Cooperative, Connected, and Automated Mobility (CCAM) rethinks the way we travel and move, not only in Europe but worldwide. Coordination and cooperation are obtained through the communication between vehicles, road infrastructure, and other road users. It allows traffic and mobility management at a level hitherto unknown.
The CCAM Partnership of Horizon Europe aims to harmonise and accelerate research and innovation efforts and implementing CCAM technologies among the different actors operating at the European level. The mission is to exploit all benefits that come with new mobility solutions enabled by CCAM. For example, the increase in safety, reduced environmental impact, and the inclusion in the mobility of all people. It is also those who, for any reason, are prevented from driving, all through automation.
CCAM Partnership of Horizon Europe
The partnership, structured into seven clusters, seek to cover the Strategic Research and Innovation Agenda (SRIA) Roadmap: Large-scale demonstration, In-vehicle Technologies, Validation, Integrating the vehicle in the transport system, Key enabling technologies (KET), Social aspects and user acceptance and, finally, Coordination.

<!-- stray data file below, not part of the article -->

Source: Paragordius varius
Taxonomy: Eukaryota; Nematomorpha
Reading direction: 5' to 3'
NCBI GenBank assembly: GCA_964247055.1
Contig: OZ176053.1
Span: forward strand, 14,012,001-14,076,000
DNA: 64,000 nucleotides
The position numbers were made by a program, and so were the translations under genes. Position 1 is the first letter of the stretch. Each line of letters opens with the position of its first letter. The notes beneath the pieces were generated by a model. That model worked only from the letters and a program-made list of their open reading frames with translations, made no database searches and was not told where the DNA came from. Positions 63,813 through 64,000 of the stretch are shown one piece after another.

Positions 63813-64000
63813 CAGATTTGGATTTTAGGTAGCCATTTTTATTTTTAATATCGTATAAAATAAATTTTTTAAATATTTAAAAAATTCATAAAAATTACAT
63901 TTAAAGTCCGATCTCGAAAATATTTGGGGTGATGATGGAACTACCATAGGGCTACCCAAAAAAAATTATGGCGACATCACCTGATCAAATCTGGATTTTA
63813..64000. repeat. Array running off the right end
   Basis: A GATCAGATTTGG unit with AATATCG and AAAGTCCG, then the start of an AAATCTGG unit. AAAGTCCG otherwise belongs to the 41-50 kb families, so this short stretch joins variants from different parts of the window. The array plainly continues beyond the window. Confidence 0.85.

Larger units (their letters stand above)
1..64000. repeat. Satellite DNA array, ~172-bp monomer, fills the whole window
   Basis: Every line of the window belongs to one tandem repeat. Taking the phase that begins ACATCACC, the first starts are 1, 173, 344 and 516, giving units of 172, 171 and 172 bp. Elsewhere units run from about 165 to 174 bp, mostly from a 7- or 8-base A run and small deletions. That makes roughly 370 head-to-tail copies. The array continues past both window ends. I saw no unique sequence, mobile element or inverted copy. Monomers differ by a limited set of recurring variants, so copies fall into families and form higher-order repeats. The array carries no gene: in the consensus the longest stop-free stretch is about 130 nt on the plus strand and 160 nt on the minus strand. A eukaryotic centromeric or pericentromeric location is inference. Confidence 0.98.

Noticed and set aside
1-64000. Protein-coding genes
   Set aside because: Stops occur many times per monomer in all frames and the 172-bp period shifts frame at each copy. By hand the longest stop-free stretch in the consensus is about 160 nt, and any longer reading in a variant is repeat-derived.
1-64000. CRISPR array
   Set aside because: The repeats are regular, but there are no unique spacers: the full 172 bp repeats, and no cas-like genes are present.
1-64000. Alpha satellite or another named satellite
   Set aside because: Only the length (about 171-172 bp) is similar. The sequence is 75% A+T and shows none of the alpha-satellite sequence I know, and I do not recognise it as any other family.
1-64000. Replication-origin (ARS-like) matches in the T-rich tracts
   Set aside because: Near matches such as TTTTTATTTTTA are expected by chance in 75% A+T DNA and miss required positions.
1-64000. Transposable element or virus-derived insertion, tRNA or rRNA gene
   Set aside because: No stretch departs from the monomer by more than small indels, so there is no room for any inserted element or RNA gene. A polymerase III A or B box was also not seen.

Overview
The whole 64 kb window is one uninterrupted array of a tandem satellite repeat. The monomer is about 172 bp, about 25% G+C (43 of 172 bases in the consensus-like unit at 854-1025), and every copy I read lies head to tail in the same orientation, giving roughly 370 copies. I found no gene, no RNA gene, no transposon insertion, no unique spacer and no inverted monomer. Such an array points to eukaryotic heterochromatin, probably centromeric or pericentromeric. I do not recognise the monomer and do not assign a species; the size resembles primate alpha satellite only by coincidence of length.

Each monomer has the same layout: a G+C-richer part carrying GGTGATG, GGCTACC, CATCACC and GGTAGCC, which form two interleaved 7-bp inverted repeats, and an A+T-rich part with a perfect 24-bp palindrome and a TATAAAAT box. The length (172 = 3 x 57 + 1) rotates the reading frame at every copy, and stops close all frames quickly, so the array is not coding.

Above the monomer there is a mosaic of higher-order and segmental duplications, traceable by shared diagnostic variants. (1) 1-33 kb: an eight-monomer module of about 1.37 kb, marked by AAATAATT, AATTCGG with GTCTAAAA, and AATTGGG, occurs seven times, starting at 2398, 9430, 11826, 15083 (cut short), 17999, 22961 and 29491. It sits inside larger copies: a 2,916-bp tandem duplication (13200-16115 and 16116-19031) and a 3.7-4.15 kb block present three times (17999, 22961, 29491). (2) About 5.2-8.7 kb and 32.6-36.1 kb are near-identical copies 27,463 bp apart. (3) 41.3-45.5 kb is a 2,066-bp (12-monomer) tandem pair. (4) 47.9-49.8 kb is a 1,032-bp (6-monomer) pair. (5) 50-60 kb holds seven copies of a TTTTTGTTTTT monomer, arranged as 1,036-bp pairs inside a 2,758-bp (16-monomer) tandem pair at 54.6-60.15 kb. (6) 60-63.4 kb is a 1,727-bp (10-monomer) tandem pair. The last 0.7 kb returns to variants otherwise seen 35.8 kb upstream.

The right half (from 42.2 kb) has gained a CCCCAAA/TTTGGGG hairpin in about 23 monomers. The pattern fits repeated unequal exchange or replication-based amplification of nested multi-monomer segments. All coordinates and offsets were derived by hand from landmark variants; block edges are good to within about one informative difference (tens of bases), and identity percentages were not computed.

It is from the 5th Cluster, Key Enabling Technologies (KET). Dr Oihana Otaegui, Director of Intelligent Transport Systems at Vicomtech, has been appointed Co-leader and Margriet van Schijndel, Program director of Smart Mobility at the Technical University of Eindhoven (TUE).
The cluster focuses on three main pillars
On the one hand, everything is related to the availability, storage, and exchange of data. On the other hand, CCAM technologies based on Artificial Intelligence, linked to user acceptance and self-learning algorithms. Finally, security architectures, harmonization, and the link with legislation related to data policy and ethics.
Key Enabling Technologies, including Artificial Intelligence, Big Data, and Cybersecurity can support the whole mobility system consisting of in-vehicle technologies, integrating the vehicles in the transport system, and validating all aspects of the entire system.
These technologies enable the European mobility industry to remain competitive and capitalize on new markets. Equipping future vehicles with systems have significantly reduced reaction times. It can control the vehicle, or for prolonged periods and even, at some point, will no longer depend on human interaction.